Last year, a 13-year-old dog, let’s call her Petunia, started having trouble walking and controlling her bladder and bowels. Distressed, her owners bought a US$65 genetic test through a direct-to-consumer (DTC) company.

In August 1968, a committee at Harvard Medical School published a landmark document titled “A Definition of Irreversible Coma.” In addition to the traditional way of defining death, in terms of the loss of cardiorespiratory function, the committee suggested a new definition of death — brain death

Our deepest sympathies go to the McMath family.

Additional coverage on the controversial case can be found below.

Nuplazid, a drug for hallucinations and delusions associated with Parkinson’s disease, failed two clinical trials. In a third trial, under a revised standard for measuring its effect, it showed minimal benefit.

The velvety rabbit with big floppy ears and a silver tiara came to me 34 years ago with a name tag that read, “Fairy God Bunny.” That was when I was in my mid-20s and had cancer. For five years I carried this rabbit with me to the hospital for labs, CT scans and X-rays.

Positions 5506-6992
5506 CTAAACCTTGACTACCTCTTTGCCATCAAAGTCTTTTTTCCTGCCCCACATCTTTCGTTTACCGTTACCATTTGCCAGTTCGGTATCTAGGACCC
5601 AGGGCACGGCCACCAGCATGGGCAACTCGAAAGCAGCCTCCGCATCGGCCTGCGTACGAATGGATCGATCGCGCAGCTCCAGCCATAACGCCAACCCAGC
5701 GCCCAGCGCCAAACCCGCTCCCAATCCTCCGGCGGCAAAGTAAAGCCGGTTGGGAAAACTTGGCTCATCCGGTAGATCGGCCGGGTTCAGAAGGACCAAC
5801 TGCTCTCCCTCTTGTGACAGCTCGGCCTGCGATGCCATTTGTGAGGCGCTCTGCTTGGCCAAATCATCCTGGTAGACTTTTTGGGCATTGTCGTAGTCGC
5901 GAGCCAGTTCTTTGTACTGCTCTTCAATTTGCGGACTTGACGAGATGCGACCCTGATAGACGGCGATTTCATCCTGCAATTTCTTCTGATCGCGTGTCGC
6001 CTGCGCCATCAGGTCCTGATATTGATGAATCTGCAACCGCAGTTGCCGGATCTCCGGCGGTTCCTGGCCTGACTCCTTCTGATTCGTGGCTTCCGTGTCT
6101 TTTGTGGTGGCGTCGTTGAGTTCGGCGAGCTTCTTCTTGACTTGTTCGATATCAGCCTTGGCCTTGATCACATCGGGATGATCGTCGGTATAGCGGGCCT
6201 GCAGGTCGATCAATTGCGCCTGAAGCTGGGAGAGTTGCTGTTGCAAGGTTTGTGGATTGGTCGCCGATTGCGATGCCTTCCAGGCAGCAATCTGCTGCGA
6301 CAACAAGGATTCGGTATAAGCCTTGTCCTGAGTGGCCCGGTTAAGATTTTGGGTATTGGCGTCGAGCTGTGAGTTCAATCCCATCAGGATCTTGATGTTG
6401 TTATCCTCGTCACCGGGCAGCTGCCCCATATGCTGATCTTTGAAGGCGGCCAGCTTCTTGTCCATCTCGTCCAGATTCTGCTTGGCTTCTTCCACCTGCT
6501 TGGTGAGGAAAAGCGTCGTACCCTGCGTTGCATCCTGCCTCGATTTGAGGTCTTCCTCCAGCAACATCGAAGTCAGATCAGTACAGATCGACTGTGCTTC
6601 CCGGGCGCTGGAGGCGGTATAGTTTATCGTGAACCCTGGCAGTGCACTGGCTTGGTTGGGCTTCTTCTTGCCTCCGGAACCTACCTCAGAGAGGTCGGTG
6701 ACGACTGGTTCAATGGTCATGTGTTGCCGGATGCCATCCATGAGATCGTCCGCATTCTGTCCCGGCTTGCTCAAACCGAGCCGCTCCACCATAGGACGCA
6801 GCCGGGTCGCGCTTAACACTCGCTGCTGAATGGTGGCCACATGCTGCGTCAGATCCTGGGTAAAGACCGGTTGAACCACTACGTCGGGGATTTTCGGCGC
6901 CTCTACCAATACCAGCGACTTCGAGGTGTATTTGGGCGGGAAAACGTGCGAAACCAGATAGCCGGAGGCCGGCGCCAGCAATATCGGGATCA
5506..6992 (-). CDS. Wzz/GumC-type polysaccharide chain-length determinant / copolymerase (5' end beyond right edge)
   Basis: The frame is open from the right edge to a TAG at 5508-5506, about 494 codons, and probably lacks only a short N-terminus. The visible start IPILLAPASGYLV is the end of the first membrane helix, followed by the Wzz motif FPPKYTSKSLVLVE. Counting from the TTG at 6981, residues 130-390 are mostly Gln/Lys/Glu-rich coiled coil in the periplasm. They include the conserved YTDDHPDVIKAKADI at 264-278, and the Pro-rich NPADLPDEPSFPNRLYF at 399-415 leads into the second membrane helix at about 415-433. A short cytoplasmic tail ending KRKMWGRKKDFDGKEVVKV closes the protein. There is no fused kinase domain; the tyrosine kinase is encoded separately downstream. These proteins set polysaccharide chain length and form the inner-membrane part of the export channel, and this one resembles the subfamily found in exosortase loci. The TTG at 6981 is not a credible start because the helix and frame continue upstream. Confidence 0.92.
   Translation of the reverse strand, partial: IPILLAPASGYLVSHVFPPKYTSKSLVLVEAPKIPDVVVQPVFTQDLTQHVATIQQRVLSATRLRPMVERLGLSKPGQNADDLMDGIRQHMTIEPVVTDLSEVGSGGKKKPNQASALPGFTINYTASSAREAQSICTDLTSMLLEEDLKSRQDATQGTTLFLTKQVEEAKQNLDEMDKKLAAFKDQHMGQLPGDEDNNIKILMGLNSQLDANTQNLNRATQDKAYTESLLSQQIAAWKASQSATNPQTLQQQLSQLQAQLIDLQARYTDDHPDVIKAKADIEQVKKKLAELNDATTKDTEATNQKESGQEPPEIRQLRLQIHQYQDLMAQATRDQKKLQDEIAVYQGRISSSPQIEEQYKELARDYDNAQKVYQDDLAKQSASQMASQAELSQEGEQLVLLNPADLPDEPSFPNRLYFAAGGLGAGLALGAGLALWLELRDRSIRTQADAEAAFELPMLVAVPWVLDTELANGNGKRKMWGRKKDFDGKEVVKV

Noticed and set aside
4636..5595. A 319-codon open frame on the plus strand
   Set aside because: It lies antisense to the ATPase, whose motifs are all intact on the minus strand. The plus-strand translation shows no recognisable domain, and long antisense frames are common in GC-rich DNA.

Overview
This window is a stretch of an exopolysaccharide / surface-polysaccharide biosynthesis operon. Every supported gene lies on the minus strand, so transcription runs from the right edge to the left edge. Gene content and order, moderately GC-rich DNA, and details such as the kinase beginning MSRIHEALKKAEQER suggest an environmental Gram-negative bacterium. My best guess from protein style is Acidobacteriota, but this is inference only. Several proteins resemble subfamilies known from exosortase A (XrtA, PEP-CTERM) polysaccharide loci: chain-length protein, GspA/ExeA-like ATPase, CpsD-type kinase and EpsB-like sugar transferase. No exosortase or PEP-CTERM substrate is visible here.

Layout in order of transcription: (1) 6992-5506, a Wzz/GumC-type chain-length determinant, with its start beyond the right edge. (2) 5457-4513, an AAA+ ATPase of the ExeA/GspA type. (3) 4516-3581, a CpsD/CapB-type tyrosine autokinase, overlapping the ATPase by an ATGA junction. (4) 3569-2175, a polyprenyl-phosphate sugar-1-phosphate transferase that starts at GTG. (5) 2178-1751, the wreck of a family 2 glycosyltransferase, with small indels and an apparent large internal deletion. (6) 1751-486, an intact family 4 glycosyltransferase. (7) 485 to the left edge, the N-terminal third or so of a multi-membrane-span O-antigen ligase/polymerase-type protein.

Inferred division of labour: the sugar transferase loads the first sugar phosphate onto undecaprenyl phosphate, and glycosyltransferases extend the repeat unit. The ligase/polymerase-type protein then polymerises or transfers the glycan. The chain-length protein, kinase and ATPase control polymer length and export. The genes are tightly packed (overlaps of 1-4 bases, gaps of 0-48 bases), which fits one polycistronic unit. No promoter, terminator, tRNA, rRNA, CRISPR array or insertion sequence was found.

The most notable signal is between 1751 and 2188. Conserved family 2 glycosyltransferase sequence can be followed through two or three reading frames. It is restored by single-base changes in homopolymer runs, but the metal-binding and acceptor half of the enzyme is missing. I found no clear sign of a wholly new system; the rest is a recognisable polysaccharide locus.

Lacey Brennen, MD, MBE, recieves her master's hood at graduation.


Center faculty member Wes Boyd recently co-authored this opinion piece about Jeff Session's decision to deny asylum in cases where victims have suffered "private violence."

To the Editor:

Re “Sessions Shrinks Paths to Asylum” (front page, June 12):

On August 5, 1968, an ad hoc committee at Harvard Medical School published a landmark report that laid the groundwork for a new definition of death, based on neurological criteria.

LGBT Health Care Panel

In conjuctionion with Boston Pride week, the evening session of the Harvard Clinical Bioethics Course will explore the health care concerns and needs of lesbian, gay, bisexual, transgender, queer, and intersex people—whether they are care providers or patients.